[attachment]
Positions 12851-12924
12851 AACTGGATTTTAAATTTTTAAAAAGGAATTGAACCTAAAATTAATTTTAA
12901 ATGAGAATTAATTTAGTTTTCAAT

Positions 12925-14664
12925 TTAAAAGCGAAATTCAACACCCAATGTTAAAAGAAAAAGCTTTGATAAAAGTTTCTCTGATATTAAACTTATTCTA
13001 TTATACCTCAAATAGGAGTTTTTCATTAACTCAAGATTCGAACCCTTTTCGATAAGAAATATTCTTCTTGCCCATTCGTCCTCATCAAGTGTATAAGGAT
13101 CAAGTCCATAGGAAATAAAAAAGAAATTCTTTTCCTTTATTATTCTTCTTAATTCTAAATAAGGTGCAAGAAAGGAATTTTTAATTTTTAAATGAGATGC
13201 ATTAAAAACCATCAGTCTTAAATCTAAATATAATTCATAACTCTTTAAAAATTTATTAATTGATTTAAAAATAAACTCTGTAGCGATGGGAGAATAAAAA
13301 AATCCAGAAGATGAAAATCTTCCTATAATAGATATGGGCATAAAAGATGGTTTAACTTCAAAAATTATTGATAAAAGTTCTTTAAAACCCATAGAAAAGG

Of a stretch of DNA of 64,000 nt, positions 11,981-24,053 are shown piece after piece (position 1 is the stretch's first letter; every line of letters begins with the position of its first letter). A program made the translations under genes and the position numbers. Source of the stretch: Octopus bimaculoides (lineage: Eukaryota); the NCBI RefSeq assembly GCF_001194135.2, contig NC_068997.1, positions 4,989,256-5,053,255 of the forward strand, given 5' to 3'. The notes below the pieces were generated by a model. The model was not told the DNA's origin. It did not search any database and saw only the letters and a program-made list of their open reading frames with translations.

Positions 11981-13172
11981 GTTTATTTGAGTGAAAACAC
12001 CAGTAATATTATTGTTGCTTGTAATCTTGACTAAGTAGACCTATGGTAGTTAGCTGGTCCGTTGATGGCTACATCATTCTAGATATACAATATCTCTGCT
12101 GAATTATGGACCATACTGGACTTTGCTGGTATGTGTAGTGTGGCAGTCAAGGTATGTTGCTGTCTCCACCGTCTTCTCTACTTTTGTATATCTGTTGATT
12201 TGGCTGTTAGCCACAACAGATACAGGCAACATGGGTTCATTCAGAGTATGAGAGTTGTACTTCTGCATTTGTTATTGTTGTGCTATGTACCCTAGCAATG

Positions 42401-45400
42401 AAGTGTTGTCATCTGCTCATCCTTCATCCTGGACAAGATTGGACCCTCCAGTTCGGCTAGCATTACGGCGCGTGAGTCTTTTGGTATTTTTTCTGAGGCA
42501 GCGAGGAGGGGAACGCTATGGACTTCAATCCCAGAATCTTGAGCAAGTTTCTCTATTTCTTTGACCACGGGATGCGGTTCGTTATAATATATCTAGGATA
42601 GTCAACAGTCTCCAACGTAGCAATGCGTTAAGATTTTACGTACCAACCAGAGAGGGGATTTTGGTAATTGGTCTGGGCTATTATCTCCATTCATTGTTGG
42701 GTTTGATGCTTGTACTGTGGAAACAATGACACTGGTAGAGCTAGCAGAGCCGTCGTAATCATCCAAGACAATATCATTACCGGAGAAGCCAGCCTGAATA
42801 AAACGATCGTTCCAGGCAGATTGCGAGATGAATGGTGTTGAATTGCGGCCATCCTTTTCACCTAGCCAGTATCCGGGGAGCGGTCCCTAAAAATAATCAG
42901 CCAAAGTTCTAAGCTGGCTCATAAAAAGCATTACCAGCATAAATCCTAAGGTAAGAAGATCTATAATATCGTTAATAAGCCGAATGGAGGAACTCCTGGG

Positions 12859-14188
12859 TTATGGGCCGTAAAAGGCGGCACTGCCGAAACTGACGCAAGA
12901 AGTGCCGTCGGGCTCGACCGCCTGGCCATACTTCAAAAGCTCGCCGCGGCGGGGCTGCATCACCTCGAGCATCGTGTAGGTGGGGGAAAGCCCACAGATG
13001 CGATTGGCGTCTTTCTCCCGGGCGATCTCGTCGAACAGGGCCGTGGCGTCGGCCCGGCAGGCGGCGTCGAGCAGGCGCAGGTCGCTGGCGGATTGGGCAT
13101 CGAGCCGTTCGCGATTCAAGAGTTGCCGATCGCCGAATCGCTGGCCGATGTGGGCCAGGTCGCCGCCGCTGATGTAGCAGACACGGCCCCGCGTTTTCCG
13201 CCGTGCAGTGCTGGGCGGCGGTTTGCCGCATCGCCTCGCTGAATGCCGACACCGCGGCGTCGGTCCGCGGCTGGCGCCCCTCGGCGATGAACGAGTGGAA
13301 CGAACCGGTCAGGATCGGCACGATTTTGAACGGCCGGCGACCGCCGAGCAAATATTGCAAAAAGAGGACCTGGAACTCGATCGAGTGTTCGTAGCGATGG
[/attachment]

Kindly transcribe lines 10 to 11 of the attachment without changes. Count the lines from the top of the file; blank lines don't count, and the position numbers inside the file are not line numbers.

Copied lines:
Of a stretch of DNA of 64,000 nt, positions 11,981-24,053 are shown piece after piece (position 1 is the stretch's first letter; every line of letters begins with the position of its first letter). A program made the translations under genes and the position numbers. Source of the stretch: Octopus bimaculoides (lineage: Eukaryota); the NCBI RefSeq assembly GCF_001194135.2, contig NC_068997.1, positions 4,989,256-5,053,255 of the forward strand, given 5' to 3'. The notes below the pieces were generated by a model. The model was not told the DNA's origin. It did not search any database and saw only the letters and a program-made list of their open reading frames with translations.

Positions 11981-13172